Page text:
As he began research for this project, sociologist Robert Brenneman wanted to know why evangelical religion provides “a widely recognized refuge from the gang — a way out for weary gang members” (p. 236). Does evangelical Christianity simply provide a means of getting out of violent gangs alive? Or do these conversions constitute legitimate emotional investments conscientiously made by young people acting on their own behalf?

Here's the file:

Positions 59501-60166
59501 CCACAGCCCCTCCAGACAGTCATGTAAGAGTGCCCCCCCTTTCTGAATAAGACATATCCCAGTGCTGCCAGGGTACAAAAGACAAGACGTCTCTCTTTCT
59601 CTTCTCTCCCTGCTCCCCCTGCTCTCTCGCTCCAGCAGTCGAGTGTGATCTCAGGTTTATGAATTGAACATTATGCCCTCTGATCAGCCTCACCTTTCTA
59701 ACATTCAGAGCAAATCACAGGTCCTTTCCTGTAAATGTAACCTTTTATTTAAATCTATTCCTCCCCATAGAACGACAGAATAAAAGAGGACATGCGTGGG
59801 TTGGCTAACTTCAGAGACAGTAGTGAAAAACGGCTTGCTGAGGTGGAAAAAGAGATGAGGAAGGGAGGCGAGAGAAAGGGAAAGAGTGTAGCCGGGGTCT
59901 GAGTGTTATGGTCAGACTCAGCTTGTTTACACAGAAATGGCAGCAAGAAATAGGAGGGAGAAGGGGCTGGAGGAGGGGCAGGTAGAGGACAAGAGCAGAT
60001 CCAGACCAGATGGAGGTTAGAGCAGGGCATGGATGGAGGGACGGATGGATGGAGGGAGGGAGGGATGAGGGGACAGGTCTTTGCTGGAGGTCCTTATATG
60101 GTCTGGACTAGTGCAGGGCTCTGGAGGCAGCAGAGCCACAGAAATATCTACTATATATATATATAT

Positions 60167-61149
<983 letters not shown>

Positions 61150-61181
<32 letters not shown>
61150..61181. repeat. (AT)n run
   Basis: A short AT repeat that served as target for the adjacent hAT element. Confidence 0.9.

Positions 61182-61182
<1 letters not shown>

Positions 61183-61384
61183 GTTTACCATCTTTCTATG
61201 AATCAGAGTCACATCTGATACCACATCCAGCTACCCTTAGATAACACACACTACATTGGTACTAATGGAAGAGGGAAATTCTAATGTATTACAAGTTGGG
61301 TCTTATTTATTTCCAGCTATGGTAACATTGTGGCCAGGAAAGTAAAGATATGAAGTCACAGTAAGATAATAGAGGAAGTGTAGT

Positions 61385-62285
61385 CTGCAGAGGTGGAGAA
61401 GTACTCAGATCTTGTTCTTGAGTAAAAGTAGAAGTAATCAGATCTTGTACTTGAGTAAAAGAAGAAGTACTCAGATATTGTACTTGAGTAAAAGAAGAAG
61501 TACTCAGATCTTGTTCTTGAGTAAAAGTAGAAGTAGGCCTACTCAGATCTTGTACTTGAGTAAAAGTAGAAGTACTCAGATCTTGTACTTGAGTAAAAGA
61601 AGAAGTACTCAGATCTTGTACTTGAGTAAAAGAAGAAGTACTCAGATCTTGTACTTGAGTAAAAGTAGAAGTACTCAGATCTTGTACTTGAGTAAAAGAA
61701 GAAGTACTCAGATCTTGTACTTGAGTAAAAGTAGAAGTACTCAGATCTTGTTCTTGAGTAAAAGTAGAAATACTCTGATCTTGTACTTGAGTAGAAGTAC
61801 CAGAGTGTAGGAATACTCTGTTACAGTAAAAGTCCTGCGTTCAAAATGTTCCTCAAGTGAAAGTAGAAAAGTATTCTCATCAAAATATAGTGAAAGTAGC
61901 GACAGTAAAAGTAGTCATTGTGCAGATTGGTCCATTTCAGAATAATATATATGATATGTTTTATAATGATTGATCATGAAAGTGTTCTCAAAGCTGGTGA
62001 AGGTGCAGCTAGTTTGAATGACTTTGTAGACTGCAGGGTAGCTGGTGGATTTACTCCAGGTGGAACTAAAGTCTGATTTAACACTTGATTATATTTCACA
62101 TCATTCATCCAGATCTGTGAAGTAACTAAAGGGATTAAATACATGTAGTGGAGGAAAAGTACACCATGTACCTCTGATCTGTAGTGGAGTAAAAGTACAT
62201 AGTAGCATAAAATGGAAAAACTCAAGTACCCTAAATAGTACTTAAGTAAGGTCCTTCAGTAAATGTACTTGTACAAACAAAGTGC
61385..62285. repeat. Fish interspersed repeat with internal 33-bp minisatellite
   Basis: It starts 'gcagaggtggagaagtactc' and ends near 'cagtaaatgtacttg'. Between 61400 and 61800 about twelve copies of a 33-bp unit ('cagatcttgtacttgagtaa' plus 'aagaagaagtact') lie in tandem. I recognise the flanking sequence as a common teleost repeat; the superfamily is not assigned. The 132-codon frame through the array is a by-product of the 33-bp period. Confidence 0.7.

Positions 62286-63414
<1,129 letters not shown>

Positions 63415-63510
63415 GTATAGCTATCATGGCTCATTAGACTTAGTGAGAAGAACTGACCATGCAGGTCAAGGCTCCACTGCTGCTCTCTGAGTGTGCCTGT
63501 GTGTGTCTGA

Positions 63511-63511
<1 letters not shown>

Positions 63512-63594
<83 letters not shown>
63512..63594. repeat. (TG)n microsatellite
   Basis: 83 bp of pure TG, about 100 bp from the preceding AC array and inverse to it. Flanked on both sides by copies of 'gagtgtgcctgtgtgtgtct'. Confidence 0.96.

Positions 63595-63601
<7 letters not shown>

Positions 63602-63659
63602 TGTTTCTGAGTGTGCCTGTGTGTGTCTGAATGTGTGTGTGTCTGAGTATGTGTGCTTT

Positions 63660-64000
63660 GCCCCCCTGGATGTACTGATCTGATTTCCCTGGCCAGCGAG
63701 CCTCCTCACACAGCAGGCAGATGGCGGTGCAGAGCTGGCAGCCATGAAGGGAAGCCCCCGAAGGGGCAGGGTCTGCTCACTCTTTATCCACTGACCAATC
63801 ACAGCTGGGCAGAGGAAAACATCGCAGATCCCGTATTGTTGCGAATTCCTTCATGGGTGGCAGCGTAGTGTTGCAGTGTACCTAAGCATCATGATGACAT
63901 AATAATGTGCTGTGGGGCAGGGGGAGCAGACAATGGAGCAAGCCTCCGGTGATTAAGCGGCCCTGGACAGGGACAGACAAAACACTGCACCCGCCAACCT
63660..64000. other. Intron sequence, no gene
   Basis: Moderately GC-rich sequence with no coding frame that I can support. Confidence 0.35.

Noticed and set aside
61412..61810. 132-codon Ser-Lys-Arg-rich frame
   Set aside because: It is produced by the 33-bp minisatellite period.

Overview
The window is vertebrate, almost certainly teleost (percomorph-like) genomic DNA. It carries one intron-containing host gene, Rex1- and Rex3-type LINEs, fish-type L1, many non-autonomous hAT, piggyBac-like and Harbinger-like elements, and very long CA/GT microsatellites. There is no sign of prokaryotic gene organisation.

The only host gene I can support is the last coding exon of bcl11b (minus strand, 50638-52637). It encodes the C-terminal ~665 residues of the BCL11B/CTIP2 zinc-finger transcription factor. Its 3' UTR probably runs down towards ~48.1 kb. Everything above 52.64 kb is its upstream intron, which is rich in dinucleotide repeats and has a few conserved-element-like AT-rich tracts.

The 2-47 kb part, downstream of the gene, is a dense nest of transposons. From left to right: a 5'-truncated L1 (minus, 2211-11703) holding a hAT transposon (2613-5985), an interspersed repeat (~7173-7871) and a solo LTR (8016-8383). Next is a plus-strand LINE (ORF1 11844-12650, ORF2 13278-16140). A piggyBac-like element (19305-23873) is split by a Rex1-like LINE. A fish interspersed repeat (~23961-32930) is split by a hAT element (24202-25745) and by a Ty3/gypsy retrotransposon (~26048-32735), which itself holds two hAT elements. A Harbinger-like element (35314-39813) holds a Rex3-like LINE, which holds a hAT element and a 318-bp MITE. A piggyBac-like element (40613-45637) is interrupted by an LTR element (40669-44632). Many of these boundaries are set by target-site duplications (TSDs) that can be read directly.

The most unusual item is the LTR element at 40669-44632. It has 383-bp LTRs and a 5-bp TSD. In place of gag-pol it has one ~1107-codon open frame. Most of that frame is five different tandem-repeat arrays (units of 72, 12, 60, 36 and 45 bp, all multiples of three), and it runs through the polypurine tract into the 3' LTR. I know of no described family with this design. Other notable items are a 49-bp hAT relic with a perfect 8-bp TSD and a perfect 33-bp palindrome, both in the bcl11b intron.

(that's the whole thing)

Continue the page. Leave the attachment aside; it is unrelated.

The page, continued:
Previous scholarship on gangs in northern Central America depicted these youth as “helpless victims” of social ills or “sociopaths . . . driven by a particular set of innate psychological circumstances” (pp. 72 – 74). However, depicting them as helpless victims fails to help explain why belonging to a gang might actually appeal to a young person and why later in life that same person might convert to evangelical Christianity.

To ascertain the appeal of gangs in...

You do not currently have access to this content.